Babak A. Tafreshi, Crescent Pair. Used by permission of the photographer. The very old Moon and the planet Venus, both in their crescent phase, as seen over Iran’s Alborz Mountains just before sunrise last Friday. Can you see them (the Moon and Venus, not the mountains)? Look closely. Click on the image to get a high-resolution version. And make sure to see more of Tafreshi’s terrific images here and here
It’s a beautiful set, isn’t it? The Moon and Venus often line up nicely in the evening or morning skies, but this is truly amazing. The Moon is so close to being new that it’s barely visible at all, and the crescent phase of Venus comes through bright and clear. Mr. Tafreshi certainly knows how to use a zoom lens.
For the most part I’d like to leave this image as it is, and not babble about it, but this time I just can’t restrain myself. The crescent Venus reminds me of something.
Although there had been reports of naked-eye observations of the crescent Venus before and since, the planet’s full range of phases was not observed until December 1610. This is the month that Galileo Galilei, with his newly-invented telescope, determined that Venus’s phases differed from those that would obtain within the prevailing system of the day, the geocentric model of Ptolemy. While Galileo is not best known for this today, his observations of Venus constituted the strongest evidence he ever held against that model. However, he could never prove the validity of Copernicus’s Sun-centered model — which was not Sun-centered — he so believed in, because there were other competing systems he could not rule out. He thought he could prove the truth of the Copernican system through his theory of the tides, but his theory was wrong (a fact his opponents were well aware of). But, of course, despite his ridicule of Kepler for proposing that the tides were caused by the Moon and his belief that the planets’ orbits were circular and that Ptolemy‘s epicycles and eccentrics were therefore necessary, he was right about the Earth going around the Sun. So we remember him for that.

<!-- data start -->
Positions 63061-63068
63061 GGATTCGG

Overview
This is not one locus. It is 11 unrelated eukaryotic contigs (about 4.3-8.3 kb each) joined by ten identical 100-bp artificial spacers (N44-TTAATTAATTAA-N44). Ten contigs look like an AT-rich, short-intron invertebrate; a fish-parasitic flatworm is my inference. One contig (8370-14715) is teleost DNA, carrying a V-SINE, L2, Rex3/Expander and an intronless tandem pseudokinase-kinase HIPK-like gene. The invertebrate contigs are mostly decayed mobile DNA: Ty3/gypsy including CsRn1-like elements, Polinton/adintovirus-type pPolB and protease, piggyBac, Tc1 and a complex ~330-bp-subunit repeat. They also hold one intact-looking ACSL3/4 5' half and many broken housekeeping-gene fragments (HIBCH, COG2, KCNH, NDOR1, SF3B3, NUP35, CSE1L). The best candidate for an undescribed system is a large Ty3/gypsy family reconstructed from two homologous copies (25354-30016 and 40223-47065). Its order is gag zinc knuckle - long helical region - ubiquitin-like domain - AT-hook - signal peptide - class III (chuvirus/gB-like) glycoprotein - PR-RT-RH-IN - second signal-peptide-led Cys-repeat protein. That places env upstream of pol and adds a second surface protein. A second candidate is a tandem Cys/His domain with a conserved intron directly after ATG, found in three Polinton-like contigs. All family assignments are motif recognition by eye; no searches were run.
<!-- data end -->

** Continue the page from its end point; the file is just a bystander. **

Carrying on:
Hmm. It strikes me that I should not unleash my full opinion about Galileo at this point. This is supposed to be a light and friendly post. Some day when I’m feeling particularly fine and full of piss and vinegar, I’ll give Galileo — and the idea that he was a martyr for science — a thorough treatment.
But not today. Today I will get on with my little life, which is so amazingly blessed.